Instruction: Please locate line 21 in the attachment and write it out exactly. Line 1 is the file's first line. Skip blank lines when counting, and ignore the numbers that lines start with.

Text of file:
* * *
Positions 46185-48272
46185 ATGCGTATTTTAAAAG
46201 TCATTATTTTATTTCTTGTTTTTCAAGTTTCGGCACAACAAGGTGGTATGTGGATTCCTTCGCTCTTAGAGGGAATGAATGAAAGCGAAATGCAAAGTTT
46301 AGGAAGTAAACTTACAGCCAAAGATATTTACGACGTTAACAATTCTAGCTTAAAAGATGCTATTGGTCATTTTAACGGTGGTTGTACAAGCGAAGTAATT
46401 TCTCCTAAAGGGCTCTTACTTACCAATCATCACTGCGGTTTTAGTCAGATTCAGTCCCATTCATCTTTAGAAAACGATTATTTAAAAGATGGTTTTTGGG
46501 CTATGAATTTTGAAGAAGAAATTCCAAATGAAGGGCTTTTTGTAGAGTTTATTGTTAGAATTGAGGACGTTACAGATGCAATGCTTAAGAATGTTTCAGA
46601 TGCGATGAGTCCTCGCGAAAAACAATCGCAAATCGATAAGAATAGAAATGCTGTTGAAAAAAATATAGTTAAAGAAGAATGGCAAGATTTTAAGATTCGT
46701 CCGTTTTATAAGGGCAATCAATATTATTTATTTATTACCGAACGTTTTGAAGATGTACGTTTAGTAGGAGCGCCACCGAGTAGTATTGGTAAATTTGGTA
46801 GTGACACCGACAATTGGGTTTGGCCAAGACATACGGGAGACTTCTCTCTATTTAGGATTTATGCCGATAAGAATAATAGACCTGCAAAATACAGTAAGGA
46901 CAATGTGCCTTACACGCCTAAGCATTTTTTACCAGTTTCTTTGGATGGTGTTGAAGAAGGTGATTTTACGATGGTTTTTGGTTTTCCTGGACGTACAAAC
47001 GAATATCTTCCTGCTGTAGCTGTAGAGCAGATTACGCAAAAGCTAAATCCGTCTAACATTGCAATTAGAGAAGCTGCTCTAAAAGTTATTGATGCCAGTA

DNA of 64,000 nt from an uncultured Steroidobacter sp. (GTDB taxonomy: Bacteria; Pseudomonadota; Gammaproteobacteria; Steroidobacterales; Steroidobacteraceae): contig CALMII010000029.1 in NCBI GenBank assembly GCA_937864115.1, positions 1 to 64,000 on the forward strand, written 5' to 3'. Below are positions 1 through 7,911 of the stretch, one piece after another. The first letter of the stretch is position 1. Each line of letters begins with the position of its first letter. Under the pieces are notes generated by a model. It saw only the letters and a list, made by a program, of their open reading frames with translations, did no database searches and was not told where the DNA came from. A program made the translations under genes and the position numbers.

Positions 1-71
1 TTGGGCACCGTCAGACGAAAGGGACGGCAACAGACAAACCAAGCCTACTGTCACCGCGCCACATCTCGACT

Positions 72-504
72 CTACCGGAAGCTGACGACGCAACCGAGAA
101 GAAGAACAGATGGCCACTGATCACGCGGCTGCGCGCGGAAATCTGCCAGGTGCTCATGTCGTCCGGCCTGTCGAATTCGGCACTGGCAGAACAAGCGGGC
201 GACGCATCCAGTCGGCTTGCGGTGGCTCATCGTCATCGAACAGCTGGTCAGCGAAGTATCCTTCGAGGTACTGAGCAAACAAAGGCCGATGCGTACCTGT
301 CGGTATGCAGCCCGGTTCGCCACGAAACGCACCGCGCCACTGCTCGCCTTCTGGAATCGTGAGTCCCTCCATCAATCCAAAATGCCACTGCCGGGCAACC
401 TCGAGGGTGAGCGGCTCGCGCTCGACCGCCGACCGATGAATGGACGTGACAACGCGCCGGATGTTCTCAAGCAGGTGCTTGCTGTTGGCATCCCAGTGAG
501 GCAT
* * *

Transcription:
501 GCAT